What disgusts you about the 21st century

Eating Insects: Why We Should Stop Being Disgusted

As a modern person of the 21st century, what else can you say than: Isn't it great what the brain is capable of? But there are always those moments when you want a break from your head. That helps in love. Or with food. Example? Please: eat maggots? Me, calls the brain. Eat shrimp? Approving silence up there.

Finland's leading insect chef has a solution

Now what happens when someone says: insects are the future? Topi Kairenius is Finland's leading insect cook. He tours all over Europe and gives lectures at universities and at food events. His message: The growing hunger of the world should be satisfied with animal protein in a sustainable and climate-friendly way. In his opinion, around 40 percent of the meat we eat can (and will!) Be replaced by other foods in the next 20 years, including insects.

Beetles & Co. could meet the protein needs of the entire population

Topis recipe pool includes falafel made from mealworm powder, sweet potato soup with dried ants, grasshoppers marinated in honey and vinegar, deep-fried and served with a ginger-lemongrass paste. "A great bar snack," as the Finn says. Ugh spider, reply most of the normal meat eaters he talks to. But the whole thing is just a head problem, says the cook.

Our disgust for insects is based on culture

With maggots, beetles and crawling animals on the plate, our brain spontaneously reports disgust to us without being asked. "We don't have access to insects as food," says Topi. Culturally conditioned. "But that's not logical: we eat oysters, but maggots don't go at all. What's the difference?"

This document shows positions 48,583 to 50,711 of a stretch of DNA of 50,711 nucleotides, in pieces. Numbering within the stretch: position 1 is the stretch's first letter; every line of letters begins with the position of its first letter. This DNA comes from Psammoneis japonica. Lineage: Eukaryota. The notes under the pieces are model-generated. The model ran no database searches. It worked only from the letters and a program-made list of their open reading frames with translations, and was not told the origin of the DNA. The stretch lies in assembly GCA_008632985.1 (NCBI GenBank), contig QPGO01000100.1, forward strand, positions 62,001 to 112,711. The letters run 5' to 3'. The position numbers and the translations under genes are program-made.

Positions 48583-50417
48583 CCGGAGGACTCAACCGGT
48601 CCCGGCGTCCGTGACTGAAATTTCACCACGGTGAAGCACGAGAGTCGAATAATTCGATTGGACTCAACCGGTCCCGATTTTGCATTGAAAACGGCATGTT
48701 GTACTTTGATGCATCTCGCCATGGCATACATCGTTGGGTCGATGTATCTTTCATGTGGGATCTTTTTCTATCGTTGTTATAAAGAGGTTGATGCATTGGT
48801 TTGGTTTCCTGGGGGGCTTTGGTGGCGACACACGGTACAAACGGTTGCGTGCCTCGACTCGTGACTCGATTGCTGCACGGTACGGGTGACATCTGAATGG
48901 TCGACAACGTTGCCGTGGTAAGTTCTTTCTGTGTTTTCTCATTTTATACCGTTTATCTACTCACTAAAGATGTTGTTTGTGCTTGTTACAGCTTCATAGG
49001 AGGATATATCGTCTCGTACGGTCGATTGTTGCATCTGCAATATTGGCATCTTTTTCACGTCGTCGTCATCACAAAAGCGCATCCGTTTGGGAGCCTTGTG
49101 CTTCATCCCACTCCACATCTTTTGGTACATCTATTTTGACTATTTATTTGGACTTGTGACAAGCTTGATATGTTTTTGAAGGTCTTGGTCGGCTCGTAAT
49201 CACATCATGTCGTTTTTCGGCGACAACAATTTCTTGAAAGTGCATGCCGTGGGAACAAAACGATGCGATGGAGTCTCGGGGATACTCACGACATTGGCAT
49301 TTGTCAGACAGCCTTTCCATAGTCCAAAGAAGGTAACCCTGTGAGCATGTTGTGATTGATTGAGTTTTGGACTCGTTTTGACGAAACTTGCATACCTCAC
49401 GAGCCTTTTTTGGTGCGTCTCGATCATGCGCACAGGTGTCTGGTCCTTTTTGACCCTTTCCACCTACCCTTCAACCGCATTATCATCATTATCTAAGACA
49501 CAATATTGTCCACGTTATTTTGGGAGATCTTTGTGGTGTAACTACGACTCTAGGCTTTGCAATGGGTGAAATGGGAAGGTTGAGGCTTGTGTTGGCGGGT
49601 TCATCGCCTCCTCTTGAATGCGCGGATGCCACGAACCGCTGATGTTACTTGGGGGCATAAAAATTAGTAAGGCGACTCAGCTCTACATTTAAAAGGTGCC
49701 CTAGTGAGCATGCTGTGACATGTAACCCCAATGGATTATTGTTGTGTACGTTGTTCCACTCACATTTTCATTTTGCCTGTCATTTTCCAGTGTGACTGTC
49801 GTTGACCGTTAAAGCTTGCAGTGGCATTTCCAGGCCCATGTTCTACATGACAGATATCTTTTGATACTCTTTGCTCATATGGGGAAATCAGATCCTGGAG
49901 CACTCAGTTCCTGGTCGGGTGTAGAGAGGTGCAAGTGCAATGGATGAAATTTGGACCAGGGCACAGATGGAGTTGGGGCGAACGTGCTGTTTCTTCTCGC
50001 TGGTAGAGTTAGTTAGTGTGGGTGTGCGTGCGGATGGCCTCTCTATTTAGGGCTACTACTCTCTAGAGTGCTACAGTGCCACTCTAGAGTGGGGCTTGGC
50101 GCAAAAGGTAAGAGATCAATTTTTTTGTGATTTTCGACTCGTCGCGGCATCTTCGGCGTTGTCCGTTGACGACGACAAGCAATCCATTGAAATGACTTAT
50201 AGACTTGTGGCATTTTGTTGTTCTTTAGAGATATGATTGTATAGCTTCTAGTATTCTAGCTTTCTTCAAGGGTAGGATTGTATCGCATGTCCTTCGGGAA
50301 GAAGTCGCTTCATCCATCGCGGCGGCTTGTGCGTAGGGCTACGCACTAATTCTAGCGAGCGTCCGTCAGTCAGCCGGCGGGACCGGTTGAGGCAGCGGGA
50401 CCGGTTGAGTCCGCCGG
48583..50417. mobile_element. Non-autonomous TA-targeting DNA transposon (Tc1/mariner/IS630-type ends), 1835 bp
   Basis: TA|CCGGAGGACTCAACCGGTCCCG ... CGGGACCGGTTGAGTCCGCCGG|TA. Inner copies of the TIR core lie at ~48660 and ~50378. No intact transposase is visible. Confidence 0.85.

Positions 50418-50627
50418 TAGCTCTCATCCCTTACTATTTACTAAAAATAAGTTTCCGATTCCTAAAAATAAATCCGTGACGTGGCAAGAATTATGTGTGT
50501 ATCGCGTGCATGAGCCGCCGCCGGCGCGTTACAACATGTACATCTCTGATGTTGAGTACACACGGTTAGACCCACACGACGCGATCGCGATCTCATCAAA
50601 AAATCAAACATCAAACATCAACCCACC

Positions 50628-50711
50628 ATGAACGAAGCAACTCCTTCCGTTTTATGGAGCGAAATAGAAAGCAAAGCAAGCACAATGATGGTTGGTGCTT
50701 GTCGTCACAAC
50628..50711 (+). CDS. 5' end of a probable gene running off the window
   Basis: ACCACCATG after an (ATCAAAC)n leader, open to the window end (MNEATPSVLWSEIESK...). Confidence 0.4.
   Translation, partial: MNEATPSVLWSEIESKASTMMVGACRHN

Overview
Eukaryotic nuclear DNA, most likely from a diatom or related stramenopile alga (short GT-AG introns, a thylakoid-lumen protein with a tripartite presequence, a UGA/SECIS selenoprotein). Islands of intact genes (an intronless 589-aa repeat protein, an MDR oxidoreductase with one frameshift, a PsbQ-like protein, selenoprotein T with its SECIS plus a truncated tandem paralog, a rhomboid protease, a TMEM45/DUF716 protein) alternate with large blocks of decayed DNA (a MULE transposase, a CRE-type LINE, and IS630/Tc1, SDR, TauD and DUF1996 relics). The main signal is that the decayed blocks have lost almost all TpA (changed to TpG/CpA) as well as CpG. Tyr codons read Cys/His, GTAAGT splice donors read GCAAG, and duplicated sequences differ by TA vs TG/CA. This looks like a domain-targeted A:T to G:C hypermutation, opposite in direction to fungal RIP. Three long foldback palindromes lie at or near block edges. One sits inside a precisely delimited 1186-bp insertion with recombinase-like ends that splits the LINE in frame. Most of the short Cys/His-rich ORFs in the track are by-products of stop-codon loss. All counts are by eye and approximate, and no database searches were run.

Well, if he asks like this: Pretty alone cannot pass as a criterion for delicious, because mealworms and the inside of a mussel are not so aesthetically pleasing. Crayfish (oh, yummie!) And grasshoppers (mhm!) Look pretty similar fresh from the pan, in the semi-darkness of a fine restaurant, under a bit of salad and after the first two glasses of Chardonnay. And has anyone ever looked at the barnacles in daylight? So please! It's the ugliest delicacy you can imagine - and people pay 150 euros a kilo, fishermen risk their lives for it.

Maggots, ants, grasshoppers: the delicacies of the future?

Mealworms, on the other hand, cost next to nothing and can be grown almost anywhere with absolutely no risk. They also do not have any particular demands on their diet. Topi Kairenius, who runs a brewery in Helsinki in addition to his insect boiler, has a small farm between the brewhouse and fermentation tanks for very interesting experiments: single-hop mealworms. Shortly before the “harvest” (you have to eat mealworms at a certain point in their development, or at least freeze, deep-fry or grind them into flour, otherwise they turn into beetles and they don't taste good) he feeds the worms dried hop cones of certain varieties. The aroma passes into the worm meat. Beer connoisseurs can actually taste differences in the worm snacks made from them.

Beer with little worms: Kairenius makes the topic accessible through beer

What at first sounds super nerdy and more than just a little bit crazy is actually pretty ingenious: Topi Kairenius has created a low-threshold access to the subject of insects through beer. He gives "Beer and Bugs" tastings. Everyone likes beer, of course. And then a crispy, well-seasoned worm to go with it - oh, why not?

The idea of ​​"Beer and Bugs" is also great because beer also helps to gently lull the brain and silence it. Once you have a pleasant calm in your head, your stomach is ready to embrace something new.


Try insects with us too: Pesto with buffalo worms or grasshoppers in dark chocolate can be tried, for example, at selected street food markets in Vienna or ordered directly online from ZIRP Insects. At FOOD INSECTS you can find recipes, interesting facts and an overview of insect cooking courses nearby.


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